sexta-feira, 7 de fevereiro de 2014

Bricks Grown From Bacteria_Archdaily


" A unique biotechnology start-up company have developed a method of growing bricks from nothing more than bacteria and naturally abundant materials. Having recently won first place in the Cradle to Cradle Product Innovation Challenge, bioMason has developed a method of growing materials by employing microorganisms. 
Arguing that the four traditional building materials – concrete, glass, steel and wood – both contain a significant level of embodied energy and heavily rely on limited natural resources, their answer is in high strength natural biological cements (such as coral) that can be used “without negative impacts to the surrounding environment.”

According to bioMason, “global cement production in 2008 amounted to 2.8 billion tons, with equivalent quantities of CO2 released into the atmosphere”. 
The energy intensive series of processes, ranging from extracting of the raw material, transportation, and fuel sources for heating kilns, contribute to the fact that “40% of global carbon dioxide emissions are linked to the construction industry.”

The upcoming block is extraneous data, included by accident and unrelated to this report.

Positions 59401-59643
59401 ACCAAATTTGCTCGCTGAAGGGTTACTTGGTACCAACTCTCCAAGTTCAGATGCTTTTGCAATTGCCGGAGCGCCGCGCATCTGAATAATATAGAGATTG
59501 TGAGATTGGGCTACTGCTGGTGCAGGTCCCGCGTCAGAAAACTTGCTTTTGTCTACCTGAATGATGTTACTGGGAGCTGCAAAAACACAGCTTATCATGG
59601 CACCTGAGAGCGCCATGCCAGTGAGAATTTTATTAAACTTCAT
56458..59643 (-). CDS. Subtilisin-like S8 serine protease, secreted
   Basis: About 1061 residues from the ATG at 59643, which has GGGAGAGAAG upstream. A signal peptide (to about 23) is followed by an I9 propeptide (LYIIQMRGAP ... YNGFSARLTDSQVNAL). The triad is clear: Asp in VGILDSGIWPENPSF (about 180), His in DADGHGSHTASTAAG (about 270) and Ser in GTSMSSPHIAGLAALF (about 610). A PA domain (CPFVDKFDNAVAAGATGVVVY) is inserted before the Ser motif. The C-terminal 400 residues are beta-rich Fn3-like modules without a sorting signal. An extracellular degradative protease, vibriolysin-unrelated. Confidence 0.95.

“Bacteria, which provide a precise environment to form in combination with a nutrient, nitrogen and calcium source allow for the formation of natural cement in ambient temperatures, taking less than five days to produce a pre-cast material.” bioMason has created a market viable model which involves licensing existing masonry manufacturers to begin growing. 
The inputs for biocements are inexpensive, globally abundant, and can be sourced from waste byproducts. 
Rather than being cast in fuel intensive furnaces, the material is grown in ambient temperatures. The water component used to deliver the cementation reagents is recycled in a closed-loop system and reused in the manufacturing process. 
Furthermore, since biological cements are formed in a different crystalline process than Portland based cements, “recent tests have been successful with seawater.”

You can find out more about the bioMason biobrick here. "
See original Archdaily post here.

Sem comentários: